(Hint: Not in 3 feet of snow)
Before you go out on your camping/hiking trip, you pretty much know the general area that you’ll be setting up your campsite in and exploring. You have the terrain mapped out and know the safest places to walk, where to find wild game, where to do the best fishing, where to find edible berries, and also where to set up to avoid dangerous animals. All those things are important, and should always be considered when deciding where the permanent location of your campsite will be.
Another rule is to know where the nearest bodies of water are to your campsite. It may seem like the best thing to be close to a pond or stream, but if you are staying overnight you could end up regretting it. This is because the animals of the area frequently visit natural water sources. If your campsite is right there, and all your food and supplies are left when you go exploring the area, you could end up coming back to a ravaged base with your tent ripped to shreds and food completely gone. Not only do big animals like bears come to the riverside a lot, but there are a lot of insects and bugs that will be near the water as well.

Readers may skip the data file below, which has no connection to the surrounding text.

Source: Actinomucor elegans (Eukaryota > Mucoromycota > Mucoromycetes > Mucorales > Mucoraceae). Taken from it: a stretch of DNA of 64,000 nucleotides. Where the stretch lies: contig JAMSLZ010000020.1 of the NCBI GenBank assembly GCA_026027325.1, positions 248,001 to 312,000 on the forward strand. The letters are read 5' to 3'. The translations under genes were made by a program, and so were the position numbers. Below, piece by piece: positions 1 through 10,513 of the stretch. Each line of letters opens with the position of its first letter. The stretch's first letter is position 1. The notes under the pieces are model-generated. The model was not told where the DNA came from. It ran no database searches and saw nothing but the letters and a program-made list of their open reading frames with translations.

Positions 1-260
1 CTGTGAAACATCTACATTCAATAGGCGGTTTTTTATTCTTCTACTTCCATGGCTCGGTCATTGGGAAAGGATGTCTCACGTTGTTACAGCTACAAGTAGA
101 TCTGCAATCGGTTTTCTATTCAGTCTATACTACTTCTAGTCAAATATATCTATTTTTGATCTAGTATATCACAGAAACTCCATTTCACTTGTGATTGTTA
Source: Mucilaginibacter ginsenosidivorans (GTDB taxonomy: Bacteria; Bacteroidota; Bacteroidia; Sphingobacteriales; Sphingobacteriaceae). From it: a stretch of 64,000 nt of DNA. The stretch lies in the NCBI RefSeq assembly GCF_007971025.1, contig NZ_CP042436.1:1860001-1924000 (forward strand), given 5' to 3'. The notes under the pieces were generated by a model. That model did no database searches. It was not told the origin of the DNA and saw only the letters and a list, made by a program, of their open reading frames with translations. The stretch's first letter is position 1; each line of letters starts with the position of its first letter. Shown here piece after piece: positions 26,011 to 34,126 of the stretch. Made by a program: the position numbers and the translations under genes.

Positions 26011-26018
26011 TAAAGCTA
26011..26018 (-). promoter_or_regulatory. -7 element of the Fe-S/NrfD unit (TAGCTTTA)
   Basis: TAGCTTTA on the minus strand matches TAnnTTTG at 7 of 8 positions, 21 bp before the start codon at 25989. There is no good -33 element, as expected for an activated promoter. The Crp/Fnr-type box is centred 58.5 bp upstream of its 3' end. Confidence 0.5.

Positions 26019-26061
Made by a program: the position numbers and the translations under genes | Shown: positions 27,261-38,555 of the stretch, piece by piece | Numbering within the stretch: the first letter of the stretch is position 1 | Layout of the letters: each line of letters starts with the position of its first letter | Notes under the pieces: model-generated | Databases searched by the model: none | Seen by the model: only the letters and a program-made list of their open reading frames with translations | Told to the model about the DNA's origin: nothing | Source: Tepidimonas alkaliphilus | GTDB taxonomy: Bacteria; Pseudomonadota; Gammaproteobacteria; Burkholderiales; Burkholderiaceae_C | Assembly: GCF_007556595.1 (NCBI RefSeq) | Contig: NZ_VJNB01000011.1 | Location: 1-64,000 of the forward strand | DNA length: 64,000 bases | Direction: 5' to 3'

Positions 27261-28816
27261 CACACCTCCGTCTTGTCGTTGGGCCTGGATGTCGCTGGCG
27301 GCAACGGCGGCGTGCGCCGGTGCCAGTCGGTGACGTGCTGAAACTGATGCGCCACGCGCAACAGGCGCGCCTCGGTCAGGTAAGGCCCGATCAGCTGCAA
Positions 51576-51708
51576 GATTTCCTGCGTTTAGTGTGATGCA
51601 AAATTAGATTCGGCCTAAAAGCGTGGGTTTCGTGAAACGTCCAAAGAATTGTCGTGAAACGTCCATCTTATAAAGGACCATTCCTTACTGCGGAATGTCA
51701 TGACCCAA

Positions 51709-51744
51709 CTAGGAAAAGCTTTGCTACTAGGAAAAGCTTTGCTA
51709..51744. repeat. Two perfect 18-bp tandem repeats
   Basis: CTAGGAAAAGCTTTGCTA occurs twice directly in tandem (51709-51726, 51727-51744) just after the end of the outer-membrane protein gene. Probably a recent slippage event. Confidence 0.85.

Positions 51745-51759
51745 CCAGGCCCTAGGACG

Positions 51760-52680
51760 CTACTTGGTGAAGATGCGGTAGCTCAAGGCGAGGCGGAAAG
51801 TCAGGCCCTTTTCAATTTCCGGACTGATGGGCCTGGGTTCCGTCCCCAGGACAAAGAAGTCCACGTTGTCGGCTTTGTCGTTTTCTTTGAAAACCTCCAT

If you set up camp to close to water, the flying insects will aggravate you during the day, and the ground insects will do the same at night when you are trying to rest in your sleeping bag. So, the rule to follow is to set up camp in a location that is high and dry. That simply means to find a spot that is on higher ground. This way you can scan the area easily, and you may be able to see your camp from lower areas as you explore the landscape. Also, if there is an emergency, rescuers will be able to see you a lot easier if you are camping on higher ground.